What's happened here?  The Cressida of Act I is clever and playful but also prudent, refusing to reveal her fondness for Troilus because she knows that "Men prize the thing ungained more than it is."  Her willingness to flirt with the Greek kings seems to contradict this, but Troilus and Cressida is about the impossibility of pinning down the substance and identity of a human being.  Troilus, spying on Cressida as she gives away the scarf he has given her as a love-token to the Greek Diomedes, frets, "This is and is not Cressid."  But is there any other way to respond to a external system of valuation than to keep changing?  No one has a constant identity in Troilus and Cressida, because no one has intrinsic value.  Hector, the most heroic of the Trojans, argues otherwise:

But value dwells not in particular will;
It holds his estimate and dignity
As well wherein 'tis precious of itself
As in the prizer.

And yet, Hector himself vacillates between identities, at one point arguing that Helen should be returned and then arguing the opposite; mercifully letting his opponent Achilles live and then hunting down an unidentified Greek for his brilliant armor.  The characters of the play, as boldly detailed as they are, have no constancy and therefore their only value is "in the prizer."  The war itself is an illustration of this; as Troilus says, "Helen must needs be fair / When with your blood you daily paint her thus."  Why is Helen valuable?  Because we fight over her.  The brokenness of that logic is not hard to perceive.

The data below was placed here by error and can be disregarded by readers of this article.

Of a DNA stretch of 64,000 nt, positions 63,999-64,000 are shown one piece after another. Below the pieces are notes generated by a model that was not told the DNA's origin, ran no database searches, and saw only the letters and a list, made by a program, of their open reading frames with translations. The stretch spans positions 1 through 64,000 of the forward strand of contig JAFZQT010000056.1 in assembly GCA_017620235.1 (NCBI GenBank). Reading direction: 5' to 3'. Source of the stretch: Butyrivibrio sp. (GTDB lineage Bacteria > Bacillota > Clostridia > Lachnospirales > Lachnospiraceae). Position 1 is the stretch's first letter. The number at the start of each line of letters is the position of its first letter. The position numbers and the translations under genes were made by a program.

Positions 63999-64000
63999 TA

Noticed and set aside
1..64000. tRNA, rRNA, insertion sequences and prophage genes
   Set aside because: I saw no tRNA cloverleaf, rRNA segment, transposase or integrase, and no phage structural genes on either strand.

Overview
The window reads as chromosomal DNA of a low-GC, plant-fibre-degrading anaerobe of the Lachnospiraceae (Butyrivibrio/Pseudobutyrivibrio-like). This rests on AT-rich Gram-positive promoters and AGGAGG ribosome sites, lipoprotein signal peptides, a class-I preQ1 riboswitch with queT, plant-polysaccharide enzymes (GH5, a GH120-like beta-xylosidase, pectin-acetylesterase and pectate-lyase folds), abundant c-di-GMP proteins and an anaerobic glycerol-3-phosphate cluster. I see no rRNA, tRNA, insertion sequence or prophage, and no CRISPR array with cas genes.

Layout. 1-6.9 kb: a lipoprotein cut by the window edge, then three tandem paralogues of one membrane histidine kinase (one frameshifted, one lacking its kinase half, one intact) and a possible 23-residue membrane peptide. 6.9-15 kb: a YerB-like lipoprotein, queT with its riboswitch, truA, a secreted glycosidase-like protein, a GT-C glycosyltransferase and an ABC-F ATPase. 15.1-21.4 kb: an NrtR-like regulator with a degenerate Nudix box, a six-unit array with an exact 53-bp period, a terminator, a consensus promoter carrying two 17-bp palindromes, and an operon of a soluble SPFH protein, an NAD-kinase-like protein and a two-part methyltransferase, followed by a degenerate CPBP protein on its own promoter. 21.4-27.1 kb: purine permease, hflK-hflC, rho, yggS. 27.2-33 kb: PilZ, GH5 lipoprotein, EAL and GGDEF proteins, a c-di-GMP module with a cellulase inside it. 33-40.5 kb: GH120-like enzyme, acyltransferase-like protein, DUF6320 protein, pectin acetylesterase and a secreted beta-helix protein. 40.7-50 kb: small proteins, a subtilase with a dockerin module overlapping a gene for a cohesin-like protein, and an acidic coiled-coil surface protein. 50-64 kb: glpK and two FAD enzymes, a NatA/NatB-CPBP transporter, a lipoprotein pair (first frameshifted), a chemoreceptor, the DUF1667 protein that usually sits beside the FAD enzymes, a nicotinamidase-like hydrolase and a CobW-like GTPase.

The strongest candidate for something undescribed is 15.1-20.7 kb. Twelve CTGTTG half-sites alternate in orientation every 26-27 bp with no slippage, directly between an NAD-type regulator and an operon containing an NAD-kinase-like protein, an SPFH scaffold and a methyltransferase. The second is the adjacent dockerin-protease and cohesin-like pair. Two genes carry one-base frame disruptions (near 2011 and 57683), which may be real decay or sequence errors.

The result is a vision of humanity that is venal, commodified, and bleak.  The only character that recognizes this is the slave Thersites, who wanders around heaping scorn on every Greek and Trojan, and on the war itself.  But Thersites himself is a vulgar coward, and makes for an uncomfortable authorial proxy.  You may agree with me that human nature is pathetic and nasty, Shakespeare seems to say to us, but that doesn't make you not a part of it.

It's not hard to see why Troilus and Cressida fails to be as well-loved as, say, Romeo and Juliet.  Its principal goal is to rob us of our legends, to make them look as ugly and trivial as our own lives.  It's a systematic hollowing-out of the Troy legend.  The result is (as many have noted, including Jonathan Gil Harris in his afterword to the Folger edition) a very modern-seeming play.  Troilus' agony as he tries to make sense of Cressida's infidelity reminds me of nothing more than The Good Soldier's John Dowell, looking for sense in his dead wife's affair and coming up empty.

No comments: